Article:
However, I wondered whether if by incorporating more spoken and active Latin into the curriculum, I would see an increased ability in my students to comprehend and master more complex structures at an earlier stage. After two years of using spoken Latin mastery exercises as the culmination of a unit, we have moved what we used to do from the first quarter of Latin III to the last quarter of Latin II. More importantly, I can defend my position as I did once, when cornered by a conservative member of our school committee who challenged the value of language education, especially Latin, on the grounds that the goal was not communication. I was able to say to him, “As a matter of fact, I speak Latin with my students every day.”

More recently, I have had many opportunities to advocate for Latin learning in general. As a result of the MaFLA award, I was selected as a regional finalist, and I attended an interview in New York with representatives from NECTFL.  As I sat down for the interview, the first question they asked was this: “What do you do to promote the use of the target language in the classroom?” I was able to discuss how my own teaching has transformed over the past couple of years as a result of spoken Latin and how a majority of Latinists in graduate programs now are being instructed in communicative methods, and the general paradigm shift that we as Latin teachers are beginning to experience.  I felt buoyed by the question, and, again, my response began with “As a matter of fact, I speak Latin with my students every day.” Doing what we can to incorporate more active Latin in our curricula will not only strengthen the status of our programs in the eyes of the people who make decisions about them but it will allow us to forge a stronger connection with our modern language colleagues. Our students will experience the excitement and engagement of authentic and purposeful communication.   Indeed, as we take Latin language education seriously along with all modern languages, we take education seriously.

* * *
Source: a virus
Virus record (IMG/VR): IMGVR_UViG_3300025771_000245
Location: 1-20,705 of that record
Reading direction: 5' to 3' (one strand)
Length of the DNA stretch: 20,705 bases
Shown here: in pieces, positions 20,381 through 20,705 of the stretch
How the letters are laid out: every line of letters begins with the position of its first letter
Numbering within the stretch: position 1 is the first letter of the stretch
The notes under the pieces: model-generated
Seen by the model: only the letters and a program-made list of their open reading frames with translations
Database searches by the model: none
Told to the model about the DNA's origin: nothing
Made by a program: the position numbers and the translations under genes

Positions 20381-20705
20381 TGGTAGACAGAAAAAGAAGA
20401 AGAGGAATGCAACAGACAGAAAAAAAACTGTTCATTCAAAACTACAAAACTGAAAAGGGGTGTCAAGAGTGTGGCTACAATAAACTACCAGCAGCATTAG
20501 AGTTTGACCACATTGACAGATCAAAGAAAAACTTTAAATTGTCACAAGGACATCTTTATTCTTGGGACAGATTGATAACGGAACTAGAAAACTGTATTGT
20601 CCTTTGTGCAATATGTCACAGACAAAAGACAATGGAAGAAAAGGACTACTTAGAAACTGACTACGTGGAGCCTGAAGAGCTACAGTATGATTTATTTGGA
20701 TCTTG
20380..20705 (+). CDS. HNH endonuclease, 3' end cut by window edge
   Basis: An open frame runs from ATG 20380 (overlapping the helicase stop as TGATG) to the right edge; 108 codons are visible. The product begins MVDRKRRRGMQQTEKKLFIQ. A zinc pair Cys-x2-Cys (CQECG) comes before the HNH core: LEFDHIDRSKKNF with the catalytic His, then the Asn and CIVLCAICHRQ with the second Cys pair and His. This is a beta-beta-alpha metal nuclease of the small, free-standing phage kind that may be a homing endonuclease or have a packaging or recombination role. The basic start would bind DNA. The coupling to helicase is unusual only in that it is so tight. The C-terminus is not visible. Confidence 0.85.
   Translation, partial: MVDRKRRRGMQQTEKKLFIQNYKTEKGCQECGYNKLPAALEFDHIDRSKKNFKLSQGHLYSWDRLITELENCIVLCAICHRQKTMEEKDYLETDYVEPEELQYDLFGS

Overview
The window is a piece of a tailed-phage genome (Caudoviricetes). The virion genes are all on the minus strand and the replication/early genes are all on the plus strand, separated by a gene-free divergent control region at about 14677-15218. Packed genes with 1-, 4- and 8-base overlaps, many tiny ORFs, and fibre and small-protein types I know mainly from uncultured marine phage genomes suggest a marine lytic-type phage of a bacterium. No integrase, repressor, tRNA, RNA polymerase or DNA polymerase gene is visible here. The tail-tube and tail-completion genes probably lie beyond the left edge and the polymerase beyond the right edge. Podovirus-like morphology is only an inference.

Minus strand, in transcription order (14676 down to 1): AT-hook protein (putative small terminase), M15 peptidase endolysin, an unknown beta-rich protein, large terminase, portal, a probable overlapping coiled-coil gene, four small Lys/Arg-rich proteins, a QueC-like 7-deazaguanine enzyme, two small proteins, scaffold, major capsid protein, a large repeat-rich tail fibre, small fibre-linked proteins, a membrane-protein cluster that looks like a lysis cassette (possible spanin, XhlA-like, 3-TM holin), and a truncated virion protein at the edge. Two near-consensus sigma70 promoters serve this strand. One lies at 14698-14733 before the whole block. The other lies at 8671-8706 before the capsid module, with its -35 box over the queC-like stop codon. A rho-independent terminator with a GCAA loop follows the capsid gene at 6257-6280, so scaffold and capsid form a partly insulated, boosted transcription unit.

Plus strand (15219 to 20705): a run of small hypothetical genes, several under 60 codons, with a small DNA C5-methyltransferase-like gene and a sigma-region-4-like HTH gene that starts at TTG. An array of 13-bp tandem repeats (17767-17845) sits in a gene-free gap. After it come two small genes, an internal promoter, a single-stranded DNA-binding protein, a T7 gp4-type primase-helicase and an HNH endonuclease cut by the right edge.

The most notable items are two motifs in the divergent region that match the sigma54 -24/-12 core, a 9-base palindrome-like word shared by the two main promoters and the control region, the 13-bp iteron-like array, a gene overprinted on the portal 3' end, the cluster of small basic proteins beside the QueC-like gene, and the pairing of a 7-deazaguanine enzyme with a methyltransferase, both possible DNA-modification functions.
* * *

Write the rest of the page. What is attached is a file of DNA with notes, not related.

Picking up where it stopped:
You can find Dr. Zarrow on Twitter:   @drzarrow